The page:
GuidePace is a mobile app that I developed to help mountain guides and other backcountry users to be more efficient and accurate at time-planning. As of May 2018, it has more than 1200 users.
All profits are donated to the local avalanche forecasting centers.
'Great app and one that I use for work (mtn guiding),
as well as days off and ski-touring/climbing with friends.'
- Rob Coppolillo, AMGA/IFMGA Mountain Guide, Vetta Mountain Guides -
'GuidePace is one of my go to apps while guiding.'
- Dale Remsberg, AMGA/IFMGA Mountain Guide, AMGA Technical Director -
'Sleek, simple and effective! Great app!'
- some random guy on iTunes -
Time planning is an essential skill in the mountains, whether you're alpine climbing, ski mountaineering, backpacking, or doing something dangerous, like hunting. When heading into familiar territory, it's easy; but when you're heading somewhere new, GuidePace will help you base your time plan in reality.
GuidePace consists of three calculators for estimating travel time in different types of terrain. They are outlined in the sections below. You enter a rate, distance, and elevation change, and it estimates your travel time. The rate you specify is important and it will depend on a variety of factors, including the characteristics of the terrain, party fitness, and method of travel. To learn more about rates, check out the 'about' section for each page. As you gain experience using the three systems, you'll begin to learn what to expect of yourself and your time plans will become more accurate.
munter system - class 1, 2 terrain - hiking, skiing
Swiss guide Werner Munter developed the 'Munter Method of Time Calculation' to estimate time for mountain travel in low angle terrain. It is particularly useful for developing tour plans and estimating approach times for alpine climbing, mountaineering, and backcountry skiing objectives. The equation is as follows:
time = (distance + elevation/100) / rate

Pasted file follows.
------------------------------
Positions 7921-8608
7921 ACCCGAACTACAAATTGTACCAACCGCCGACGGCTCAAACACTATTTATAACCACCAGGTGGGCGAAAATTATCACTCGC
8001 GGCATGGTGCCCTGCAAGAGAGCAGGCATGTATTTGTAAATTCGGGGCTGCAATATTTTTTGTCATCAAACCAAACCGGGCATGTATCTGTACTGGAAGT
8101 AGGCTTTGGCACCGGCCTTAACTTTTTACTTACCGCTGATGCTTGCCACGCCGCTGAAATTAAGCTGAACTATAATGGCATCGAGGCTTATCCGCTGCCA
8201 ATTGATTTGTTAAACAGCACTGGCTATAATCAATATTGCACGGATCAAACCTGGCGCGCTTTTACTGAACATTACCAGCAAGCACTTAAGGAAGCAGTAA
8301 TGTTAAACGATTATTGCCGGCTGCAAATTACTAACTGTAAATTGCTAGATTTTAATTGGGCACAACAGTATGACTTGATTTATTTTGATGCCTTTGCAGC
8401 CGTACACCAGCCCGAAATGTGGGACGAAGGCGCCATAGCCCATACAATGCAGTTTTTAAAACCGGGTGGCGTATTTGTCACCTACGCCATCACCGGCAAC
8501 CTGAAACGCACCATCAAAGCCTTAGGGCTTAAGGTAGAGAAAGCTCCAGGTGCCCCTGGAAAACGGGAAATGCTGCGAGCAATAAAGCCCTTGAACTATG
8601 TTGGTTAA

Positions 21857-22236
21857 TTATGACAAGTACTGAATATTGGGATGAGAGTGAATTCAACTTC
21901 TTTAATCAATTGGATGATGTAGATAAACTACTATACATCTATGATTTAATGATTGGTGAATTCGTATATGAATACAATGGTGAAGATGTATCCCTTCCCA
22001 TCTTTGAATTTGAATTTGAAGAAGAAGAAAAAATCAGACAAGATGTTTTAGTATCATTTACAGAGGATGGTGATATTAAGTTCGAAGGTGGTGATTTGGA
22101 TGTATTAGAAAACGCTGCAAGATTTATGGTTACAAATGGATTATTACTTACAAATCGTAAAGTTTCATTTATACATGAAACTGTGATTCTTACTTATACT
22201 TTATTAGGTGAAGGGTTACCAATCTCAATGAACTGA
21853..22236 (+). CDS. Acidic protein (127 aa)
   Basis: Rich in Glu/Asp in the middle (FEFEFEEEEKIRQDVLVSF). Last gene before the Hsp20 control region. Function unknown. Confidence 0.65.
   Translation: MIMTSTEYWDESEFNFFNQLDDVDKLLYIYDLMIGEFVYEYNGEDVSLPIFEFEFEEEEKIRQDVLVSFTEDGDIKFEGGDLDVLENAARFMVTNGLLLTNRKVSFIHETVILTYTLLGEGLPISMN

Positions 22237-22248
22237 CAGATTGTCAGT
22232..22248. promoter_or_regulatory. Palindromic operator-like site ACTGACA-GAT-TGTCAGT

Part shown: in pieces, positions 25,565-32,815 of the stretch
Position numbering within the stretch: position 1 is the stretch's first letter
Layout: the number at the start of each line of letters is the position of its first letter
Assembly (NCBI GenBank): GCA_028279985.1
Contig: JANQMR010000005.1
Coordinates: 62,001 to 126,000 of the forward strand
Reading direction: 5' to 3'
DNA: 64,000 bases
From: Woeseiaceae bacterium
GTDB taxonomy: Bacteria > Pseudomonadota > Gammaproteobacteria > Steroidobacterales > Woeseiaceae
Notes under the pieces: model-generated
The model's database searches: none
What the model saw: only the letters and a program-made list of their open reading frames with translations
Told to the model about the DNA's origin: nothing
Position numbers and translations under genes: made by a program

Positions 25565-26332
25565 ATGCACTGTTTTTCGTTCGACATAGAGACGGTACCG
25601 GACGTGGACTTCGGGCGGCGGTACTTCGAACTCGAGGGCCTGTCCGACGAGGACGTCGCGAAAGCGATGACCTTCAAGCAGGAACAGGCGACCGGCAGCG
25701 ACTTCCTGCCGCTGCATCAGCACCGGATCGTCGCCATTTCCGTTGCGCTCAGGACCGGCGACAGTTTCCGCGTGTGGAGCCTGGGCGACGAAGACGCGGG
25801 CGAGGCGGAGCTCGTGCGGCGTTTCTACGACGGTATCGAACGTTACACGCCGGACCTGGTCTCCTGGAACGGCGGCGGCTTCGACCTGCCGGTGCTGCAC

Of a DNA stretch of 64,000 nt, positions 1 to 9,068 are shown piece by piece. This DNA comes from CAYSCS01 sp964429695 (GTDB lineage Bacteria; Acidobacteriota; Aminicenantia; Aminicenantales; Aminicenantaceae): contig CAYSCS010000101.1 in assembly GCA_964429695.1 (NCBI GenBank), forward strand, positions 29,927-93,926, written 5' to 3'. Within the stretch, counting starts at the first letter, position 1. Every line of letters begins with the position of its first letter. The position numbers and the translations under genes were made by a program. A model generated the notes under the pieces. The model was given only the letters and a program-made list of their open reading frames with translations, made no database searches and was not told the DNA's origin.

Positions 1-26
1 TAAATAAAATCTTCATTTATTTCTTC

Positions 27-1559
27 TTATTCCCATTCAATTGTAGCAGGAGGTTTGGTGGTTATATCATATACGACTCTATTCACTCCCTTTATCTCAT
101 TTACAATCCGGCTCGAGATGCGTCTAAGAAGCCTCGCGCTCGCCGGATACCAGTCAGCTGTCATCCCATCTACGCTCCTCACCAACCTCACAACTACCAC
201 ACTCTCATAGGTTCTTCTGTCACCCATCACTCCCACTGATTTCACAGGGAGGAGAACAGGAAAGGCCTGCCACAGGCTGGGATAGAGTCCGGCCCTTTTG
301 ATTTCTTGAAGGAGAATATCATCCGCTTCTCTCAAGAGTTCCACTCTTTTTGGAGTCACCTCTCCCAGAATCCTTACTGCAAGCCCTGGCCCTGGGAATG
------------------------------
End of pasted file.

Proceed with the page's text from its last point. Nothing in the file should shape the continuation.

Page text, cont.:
with time in hours, distance in kilometers, and elevation in meters. Elevation change is entered as an absolute value. i.e. it is positive whether you are going up or down. When traveling downhill a higher rate should be used, but greater elevation change will still result in greater travel time, as is the case in the field. Some typical, moderate rates:
uphill travel on foot or skis - 4
flat or downhill on foot - 6
downhill on skis - 10
bushwhacking - 2
chauvin system - class 3, 4 terrain - scrambling, snow climbing
American Mountain Guide Marc Chavin proposed this system for estimated travel time in 3rd and 4th class terrain. It is also useful in other kinds of terrain with indistinct pitches, such as extended snow climbing.
In this method, distance and elevation gain are converted into an equivalent number of 60-meter pitches. Sixty meters is the a standard length for a climbing rope. Most climbers are familiar with this distance, so they tend to find it easier to estimate the amount of time required for a single pitch than for a climb as a whole.
The equation is as follows:
time = (distance x 1000 + elevation) x rate / 60
with time in hours, distance in kilometers, elevation in meters, and rate in minutes per 60m-pitch. Typical rates in this type of terrain are 10-30 min/60m pitch.
technical system - class 5 terrain - rock, ice & mixed climbing
Roped climbing in technical terrain is typically broken up into pitches, which are up to one rope-length long. A typical pitch may take anywhere from 30 minutes to an hour or more depending on the difficulty of the terrain and skill of the party. The equation used by this calculator is simply:
time = pitches x rate / 60
with time in hours and rate in minutes per pitch. Technical decent times can also be estimated by substituting number of pitches for number of rappels.
tour planning - putting it all together
Many times you'll encounter a variety of terrain on a single trip; this is where it is useful to make a tour plan. Break the trip up into legs, and then use GuidePace to estimate the time required for each leg.